Bad Religion - Can it Be Stopped?
By Steve Gillman
The idea of "bad religion" suggests that there can
be good religions. Given that all religions seem to rely on faith,
this seems unlikely. The idea that we should believe things not
based on evidence or on our own experience, but solely on faith
in some book or leader is a horrible idea which contributes to
or causes much of the evil in the world. In any case, be it one
bad religion or all, can we stop them?
(Note: See Natural Selection
in the Viral Spread of Religion for more on how religious
First the Bad News
Think of the people controlling the nuclear bombs of the world.
Now consider some of the things they believe. They believe in
virgin births. They believe that God wrote a collection of old
manuscripts which call for stoning people to death for working
on certain days, keeping cripples out of church and worse. They
believe they are the chosen people, and therefore other people
aren't worth as much. They believe that if they blow up the world
and themselves with it for the right "reasons" they
will be rewarded with paradise.
I could go on and on. It's a grim picture when millions of
people look forward to the end of life, and even the end of the
world as a time of promised rewards, especially when many of
them are the leaders of our nations. These religions are properly
seen as viruses which can destroy human life.
The Good News About Bad Religion
On the other hand, there is hope. More and more we are seeing
good ideas spread as well. Our sciences continue their revelation
of how things work in the world, and so the beliefs of religions
are made to look sillier and sillier. Few can still believe that
the planet is flat, and those who claim it is only six thousand
years old say so with some deserved embarrassment.
The bible may still order the killing of those who speak against
their religion, and those who love the wrong people, and those
who work on certain days, and may still exclude cripples from
church. But even those followers who call this the "word
of god" are constrained (at least in western countries)
from practicing their beliefs. They are constrained by their
own moral sense in part. They are also living in democratic nations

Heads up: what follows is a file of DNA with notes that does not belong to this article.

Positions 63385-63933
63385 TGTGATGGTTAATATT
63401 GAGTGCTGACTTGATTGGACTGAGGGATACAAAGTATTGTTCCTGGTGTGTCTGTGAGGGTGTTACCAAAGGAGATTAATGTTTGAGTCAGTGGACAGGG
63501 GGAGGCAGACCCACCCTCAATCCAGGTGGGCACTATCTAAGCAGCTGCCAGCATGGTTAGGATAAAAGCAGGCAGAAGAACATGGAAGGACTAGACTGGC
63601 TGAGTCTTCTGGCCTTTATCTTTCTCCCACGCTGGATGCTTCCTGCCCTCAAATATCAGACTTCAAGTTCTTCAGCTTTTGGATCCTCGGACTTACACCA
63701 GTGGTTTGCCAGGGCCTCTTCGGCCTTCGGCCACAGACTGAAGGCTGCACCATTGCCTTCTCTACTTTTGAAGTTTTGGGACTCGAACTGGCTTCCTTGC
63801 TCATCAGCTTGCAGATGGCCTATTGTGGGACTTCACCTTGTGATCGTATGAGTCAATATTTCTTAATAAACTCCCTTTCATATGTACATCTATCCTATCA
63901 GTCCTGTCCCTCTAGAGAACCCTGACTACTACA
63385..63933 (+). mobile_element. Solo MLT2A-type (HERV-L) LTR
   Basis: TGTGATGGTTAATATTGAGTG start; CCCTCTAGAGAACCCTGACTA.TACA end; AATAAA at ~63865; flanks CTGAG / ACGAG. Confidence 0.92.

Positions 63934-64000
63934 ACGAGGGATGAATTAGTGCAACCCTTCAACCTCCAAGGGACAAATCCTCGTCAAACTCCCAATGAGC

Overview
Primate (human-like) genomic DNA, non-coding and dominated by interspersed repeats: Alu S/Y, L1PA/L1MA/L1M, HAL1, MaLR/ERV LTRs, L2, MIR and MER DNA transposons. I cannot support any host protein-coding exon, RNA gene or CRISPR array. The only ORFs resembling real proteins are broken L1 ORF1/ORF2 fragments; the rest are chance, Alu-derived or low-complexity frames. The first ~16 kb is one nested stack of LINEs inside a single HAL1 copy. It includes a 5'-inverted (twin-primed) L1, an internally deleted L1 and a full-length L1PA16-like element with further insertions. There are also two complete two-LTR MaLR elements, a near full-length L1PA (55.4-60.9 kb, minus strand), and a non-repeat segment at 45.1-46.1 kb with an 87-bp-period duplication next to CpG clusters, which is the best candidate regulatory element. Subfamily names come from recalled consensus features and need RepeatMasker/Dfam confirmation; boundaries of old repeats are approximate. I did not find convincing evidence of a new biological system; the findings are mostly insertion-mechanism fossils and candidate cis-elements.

full of voters who still pretend the Bible is sacred, and yet
respect laws which prevent much of what that Bible recommends.
This suggest there is some hope of moderates prevailing.
Unfortunately, moderates encourage the extremists. They tolerate
the irrational beliefs that they have themselves have quietly
rejected. They let people think it is okay to believe in these
sacred books, ignoring the fact that those who actually take
their religions seriously can justifiably kill the majority of
humans on earth in the name of their gods.
And even those of us who share no common ground with these
infected minds, tolerate their views. We, who would openly criticize
Nazis for their beliefs, will not speak out against religious
beliefs which are equally evil. That has to change.
I think it will change. When a man or woman sees the reality
of the world as shown through the sciences, and his or her own
moral development advances through good teachings and experience,
he or she naturally comes to doubt much of what is in those silly
sacred books. And the moment one's mind is open enough to reject
the obvious garbage in these religious teachings, the fever has
broken. The virus is being fought off.
Consider a person who starts out believing some book is written
by a god, then finds that some of the teachings are incompatible
with what is known about the world, and that some are even immoral.
A compassionate Christian, for example, who not only doesn't
feel like stoning homosexuals to death, but actually decides
it is immoral. This is a dilemma for him. In an effort to save
his faith, he may adjust his belief that this is the "word
of God," to "this is inspired by God," to try
to hang onto his faith, while rejecting the more evil parts of
But his ideological immune system has been activated. If he
can doubt any tenet of faith, he can doubt another. By rejecting
one part of the faith, he has already decided to accept evidence
and the working of his own rational mind as standards of belief,
rather than faith. Once he decided he can safely reject any part
of his religion, he is open to rejecting it all. He may not,
but at least the first step has been taken.
This suggests a way to attack the virus of faith. If we repeatedly
point out the religious beliefs which are most blatantly opposed
to our modern understanding of reality and morality, we may plant
the seed of doubt. Doubt can be the wonder medicine that activates
the infected person's own ideological immune system.
Continues here: "Disabling
The Religious Replicators," with more specific ways
to stop the spread of bad religion (or any religion).